The Newark Museum is widely recognized as the birthplace of modern museum education theory and — for museum educators — it is a dream to work there. Katie Himics, a museum education student in the College of Communication and the Arts' M.A. in Musuem Professions program, achieved that dream six months ago when she obtained a job at the institution as a museum educator.
Himics was inspired to apply to the Newark Museum after reading the works of its founder, John Cotton Dana, in her museum education classes. Specifically, she was inspired by Dana's belief that museums should be educational institutions where students could learn through experimental and explorative learning activities.
"So many of the readings in my museum education classes were either written by or mentioned John Cotton Dana," Himics said. "I really connected with Dana's writings and opinions on museum education, so at one point I just said to myself, 'Well, I should just go work there.'"
For Himics, the Newark Museum was the perfect fit for her educational and professional goals. She studied visual arts and art history as an undergraduate with the idea of becoming a classroom art teacher. When she discovered that classroom teaching was not for her, she decided to pursue a career in museum education instead.
"I was drawn to the choice of professional tracks in the M.A. in Museum Professions program at the University," she explained, adding she is very content with her decision to enroll. "Seton Hall has provided me with a well-rounded museum experience while also allowing me to delve deeper into what it means to be a museum educator."
At the Newark Museum, Himics primariy works with school groups, leading tours and programs throughout the galleries for grades pre-K to 12. Particularly, she delivers engaging, educational museum experiences with the goal of inspiring children to learn, explore and visit the museum again. Much of Himics' work incorporates hands-on, interactive activities that teach students not only what the Newark Museum has to offer, but what all museums have to offer.
"The most amazing thing I have learned while working at the Newark Museum is that it is possible to love your job and follow your passions," Himics shared. "This is the first time in my life that I am excited to go to work each day. There's so much beautiful art and history at the Newark Museum, and there's nothing like being able to share that with the children who visit."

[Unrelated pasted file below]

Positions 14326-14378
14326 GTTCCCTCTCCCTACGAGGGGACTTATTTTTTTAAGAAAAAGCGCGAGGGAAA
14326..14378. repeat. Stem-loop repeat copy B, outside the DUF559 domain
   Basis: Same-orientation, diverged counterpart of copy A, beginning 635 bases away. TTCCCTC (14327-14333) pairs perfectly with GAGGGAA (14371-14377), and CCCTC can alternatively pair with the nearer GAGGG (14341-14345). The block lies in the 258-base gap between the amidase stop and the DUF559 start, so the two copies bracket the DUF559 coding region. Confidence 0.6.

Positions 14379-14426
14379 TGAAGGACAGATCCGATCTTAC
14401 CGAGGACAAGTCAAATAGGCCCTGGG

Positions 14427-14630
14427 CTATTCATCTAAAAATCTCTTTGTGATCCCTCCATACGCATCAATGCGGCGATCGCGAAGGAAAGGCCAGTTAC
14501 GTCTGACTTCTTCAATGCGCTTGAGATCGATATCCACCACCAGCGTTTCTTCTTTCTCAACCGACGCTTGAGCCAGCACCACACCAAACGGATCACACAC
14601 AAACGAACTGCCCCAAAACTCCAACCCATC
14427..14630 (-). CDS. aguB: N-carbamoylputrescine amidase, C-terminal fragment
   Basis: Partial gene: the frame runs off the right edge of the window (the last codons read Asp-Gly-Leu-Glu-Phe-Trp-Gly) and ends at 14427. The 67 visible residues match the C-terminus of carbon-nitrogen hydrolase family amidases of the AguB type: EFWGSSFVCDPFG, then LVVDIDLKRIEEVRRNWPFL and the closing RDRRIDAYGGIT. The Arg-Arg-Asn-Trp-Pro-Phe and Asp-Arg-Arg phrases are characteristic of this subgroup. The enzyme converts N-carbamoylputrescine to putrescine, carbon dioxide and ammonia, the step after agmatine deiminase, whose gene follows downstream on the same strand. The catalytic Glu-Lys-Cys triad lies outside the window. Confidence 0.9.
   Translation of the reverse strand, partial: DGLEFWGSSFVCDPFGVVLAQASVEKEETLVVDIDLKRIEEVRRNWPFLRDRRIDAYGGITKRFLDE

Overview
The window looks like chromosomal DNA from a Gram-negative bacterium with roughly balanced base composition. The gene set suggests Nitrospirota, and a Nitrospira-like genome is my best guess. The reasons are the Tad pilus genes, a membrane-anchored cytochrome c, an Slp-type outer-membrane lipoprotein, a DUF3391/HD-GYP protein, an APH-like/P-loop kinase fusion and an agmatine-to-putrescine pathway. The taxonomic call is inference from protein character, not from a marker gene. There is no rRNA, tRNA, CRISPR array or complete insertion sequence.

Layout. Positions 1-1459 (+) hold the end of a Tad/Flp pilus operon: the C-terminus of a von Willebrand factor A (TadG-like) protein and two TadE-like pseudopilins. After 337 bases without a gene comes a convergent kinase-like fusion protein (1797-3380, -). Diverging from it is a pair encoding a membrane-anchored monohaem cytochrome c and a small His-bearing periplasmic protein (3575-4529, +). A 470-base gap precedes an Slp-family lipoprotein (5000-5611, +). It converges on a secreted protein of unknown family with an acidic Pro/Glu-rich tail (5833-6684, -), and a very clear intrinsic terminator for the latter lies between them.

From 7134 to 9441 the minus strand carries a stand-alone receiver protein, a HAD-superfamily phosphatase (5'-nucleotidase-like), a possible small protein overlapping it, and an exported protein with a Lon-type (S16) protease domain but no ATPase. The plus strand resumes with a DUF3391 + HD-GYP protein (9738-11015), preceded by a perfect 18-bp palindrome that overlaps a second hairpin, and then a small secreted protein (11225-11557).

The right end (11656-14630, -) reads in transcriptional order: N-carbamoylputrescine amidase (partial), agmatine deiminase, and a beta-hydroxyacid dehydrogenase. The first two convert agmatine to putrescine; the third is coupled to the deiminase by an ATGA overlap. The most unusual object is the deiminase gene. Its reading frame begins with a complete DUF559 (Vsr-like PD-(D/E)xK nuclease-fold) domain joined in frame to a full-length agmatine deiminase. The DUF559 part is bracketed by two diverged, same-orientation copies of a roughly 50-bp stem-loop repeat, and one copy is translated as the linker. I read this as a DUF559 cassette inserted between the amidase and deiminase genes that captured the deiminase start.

Himics shared that her work at the Newark Museum is helping her grow as a student as well.
"Everyday at Newark, I am putting into practice concepts that I'm learning about in class," she said. "I feel like I can now fully contribute, participate and engage with my learning at the University. There's something about the tangible examples, the outside of the classroom learning environments, that really make the difference."
Himics has big plans for her museum education career. She wants to expand beyond teaching into program development, as she has a passion for developing programming and tours for children and family groups as well as developing community partnerships and outreach opportunities. Ultimately, she wants to be involved in all aspects of museum education.
"I am proud to say I am a museum educator," she said. "I am proud to be working at the Newark Museum. And I feel incredibly lucky to have found such a wonderful museum and workplace environment as my first introduction to the museum field."
The M.A. in Museum Professions is designed for individuals interested in pursuing careers in museums or related cultural institutions. Students in the program select one of four professional tracks, including Museum Education, Museum Registration, Museum Management or Exhibition Development.
The College currently offers three Master's-level programs, including Museum Professions, Communication and Public Relations. In addition, four dual-degree options, including three accelerated B.A./M.A. programs and a dual M.A. degree with the School of Diplomacy and International Relations are offered.